2. Tools and enablers

According to de Ruyter de Wildt, banks need to be mindful that not all tools and enablers can work for the business. It is imperative for banks to clarify the objective and desired outcome to drive decisions about which tools to implement. She cited an example which highlighted that Robotic Process automation (RPA) can be a powerful enabler for innovation and improving speed of service for customers, however it is not a silver bullet and should be looked at in conjunction with a suite of other process improvement solutions. “The key learning here, is not to get hyped about any piece of technology but rather focus on the business problem first”. de Ruyter de Wildt said.

3. Working with fintechs

Fintechs have certainly shifted the paradigm on innovation. Indeed there are a number of examples of banks se¬curing partnerships in this sector. Slapp believes that banks need to adopt the right approach in ensuring such joint ven¬tures really do deliver on innovation. Banks can’t encumber fintechs with the internal challenges and constraints they face, otherwise they will limit the success of the partnership. “We believe that the banks of the future will succeed by be¬ing the orchestrators of a unique customer experience and ecosystem, bring together internal capabilities and fintechs to deliver on customer needs. We need to embrace open in¬novation going forward,” Slapp said.

4. Return on investment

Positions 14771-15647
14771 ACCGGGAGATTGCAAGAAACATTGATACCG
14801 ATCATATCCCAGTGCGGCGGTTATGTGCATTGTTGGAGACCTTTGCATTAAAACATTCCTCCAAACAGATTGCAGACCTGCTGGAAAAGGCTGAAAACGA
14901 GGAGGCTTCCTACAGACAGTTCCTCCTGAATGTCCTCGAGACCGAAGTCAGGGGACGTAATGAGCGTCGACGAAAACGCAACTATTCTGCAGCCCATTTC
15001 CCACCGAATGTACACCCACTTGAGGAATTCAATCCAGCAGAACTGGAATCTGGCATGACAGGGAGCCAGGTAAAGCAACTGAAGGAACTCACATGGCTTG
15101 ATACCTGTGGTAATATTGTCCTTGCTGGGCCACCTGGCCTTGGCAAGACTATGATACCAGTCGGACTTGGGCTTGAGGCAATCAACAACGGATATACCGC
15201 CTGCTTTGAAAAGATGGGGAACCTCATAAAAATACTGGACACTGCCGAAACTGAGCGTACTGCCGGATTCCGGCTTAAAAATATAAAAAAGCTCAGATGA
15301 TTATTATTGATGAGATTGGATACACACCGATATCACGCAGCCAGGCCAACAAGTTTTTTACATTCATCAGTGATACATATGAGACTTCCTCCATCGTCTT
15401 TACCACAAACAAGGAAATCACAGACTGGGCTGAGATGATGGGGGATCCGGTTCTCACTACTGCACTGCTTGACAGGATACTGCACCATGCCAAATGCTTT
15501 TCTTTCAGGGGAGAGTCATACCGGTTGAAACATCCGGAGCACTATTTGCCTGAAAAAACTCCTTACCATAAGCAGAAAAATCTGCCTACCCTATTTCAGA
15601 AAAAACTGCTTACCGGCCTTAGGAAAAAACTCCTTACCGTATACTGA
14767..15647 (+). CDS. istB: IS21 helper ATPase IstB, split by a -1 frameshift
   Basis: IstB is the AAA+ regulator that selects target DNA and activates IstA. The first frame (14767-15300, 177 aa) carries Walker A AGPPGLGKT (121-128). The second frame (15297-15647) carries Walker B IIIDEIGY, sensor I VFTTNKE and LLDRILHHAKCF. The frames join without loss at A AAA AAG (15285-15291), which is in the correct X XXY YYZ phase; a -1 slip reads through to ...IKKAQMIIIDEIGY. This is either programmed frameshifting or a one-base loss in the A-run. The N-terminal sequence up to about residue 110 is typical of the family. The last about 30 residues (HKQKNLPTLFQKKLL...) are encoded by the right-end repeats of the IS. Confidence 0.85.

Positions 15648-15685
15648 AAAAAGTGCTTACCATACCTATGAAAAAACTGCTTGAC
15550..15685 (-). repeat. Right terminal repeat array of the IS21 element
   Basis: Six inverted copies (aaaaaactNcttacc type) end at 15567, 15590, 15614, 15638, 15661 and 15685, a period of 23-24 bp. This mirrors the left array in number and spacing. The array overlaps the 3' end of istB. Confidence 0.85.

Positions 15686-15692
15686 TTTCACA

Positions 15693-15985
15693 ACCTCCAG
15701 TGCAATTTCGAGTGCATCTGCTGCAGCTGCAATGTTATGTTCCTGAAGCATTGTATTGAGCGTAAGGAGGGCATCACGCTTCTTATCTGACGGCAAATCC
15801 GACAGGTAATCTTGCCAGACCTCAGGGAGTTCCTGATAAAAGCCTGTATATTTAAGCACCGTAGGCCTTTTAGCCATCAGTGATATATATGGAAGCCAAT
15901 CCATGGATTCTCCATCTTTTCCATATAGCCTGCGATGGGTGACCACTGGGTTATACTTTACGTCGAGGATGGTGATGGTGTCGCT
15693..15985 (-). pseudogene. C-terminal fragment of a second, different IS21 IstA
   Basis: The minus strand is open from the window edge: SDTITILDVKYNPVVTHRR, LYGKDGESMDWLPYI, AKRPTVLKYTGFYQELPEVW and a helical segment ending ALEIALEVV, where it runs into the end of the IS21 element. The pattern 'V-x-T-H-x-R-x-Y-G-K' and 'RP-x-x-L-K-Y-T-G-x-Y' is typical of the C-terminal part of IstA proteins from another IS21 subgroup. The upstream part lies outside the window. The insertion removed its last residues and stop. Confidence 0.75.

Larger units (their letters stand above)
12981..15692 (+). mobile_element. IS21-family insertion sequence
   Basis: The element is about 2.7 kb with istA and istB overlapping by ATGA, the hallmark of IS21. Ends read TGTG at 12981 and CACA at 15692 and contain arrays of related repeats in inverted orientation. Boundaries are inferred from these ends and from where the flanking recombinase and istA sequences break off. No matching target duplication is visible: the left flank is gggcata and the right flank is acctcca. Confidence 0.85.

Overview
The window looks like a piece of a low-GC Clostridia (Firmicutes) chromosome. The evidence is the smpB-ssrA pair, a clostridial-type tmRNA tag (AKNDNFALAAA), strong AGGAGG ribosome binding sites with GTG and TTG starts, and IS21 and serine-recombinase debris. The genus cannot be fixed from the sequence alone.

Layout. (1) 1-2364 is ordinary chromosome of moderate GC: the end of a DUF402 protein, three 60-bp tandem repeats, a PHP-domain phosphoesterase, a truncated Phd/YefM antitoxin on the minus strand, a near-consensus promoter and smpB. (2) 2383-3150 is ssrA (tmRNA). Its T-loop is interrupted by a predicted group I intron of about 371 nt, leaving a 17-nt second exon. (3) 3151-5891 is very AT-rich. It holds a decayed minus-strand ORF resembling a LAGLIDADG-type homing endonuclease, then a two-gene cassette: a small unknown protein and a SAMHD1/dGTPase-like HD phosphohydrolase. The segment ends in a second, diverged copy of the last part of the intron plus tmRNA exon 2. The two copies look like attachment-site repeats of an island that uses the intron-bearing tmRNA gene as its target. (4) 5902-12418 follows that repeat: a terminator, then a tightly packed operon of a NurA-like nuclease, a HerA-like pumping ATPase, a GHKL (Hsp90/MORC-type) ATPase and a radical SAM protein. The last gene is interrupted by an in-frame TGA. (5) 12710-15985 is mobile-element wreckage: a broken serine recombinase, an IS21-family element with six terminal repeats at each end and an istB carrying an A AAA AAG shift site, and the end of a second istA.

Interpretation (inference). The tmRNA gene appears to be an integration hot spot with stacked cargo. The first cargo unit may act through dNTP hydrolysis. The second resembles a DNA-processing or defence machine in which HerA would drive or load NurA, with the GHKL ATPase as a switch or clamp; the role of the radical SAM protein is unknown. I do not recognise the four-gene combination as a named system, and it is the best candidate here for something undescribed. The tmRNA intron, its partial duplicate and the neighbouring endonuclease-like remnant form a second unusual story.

There is a predominant focus on achieving fast return-on-investment as financial services continue to drive a reduction in costs. de Ruyter de Wildt notes that a drive for ROI stifles innovation. “Ideas that promise short-term gains are favoured over more strategic initiatives, even if those ideas have the potential for greater benefits in the long term. Fundamentally, innovation is about creating a better experience for customers, whereas ROI turns the focus inwards,” de Ruyter de Wildt said.

A new way of thinking

Existing bank models bring challenges around rapid innovation and improving the customer experience. Indeed banks need to rethink their approach and deliver a revolutionary digital customer journey that spans the end to end value chain rather than just within the banks walls.

Slapp believes a solution can be found in adopting a standardised approach through platforms that give banks building blocks to achieve innovation. These platforms can effectively plug in the 3rd party suppliers, innovators and white label products, thereby providing a quick and easy basis for collaboration.

“The best organisations that are truly innovating are those that have established a standardised platform fabric across the bank supporting this collaboration. This then allows the bank to spend more time focused on crafting and delivering value exchange for consumers, to advance their business faster and deliver on scalability,” Slapp said.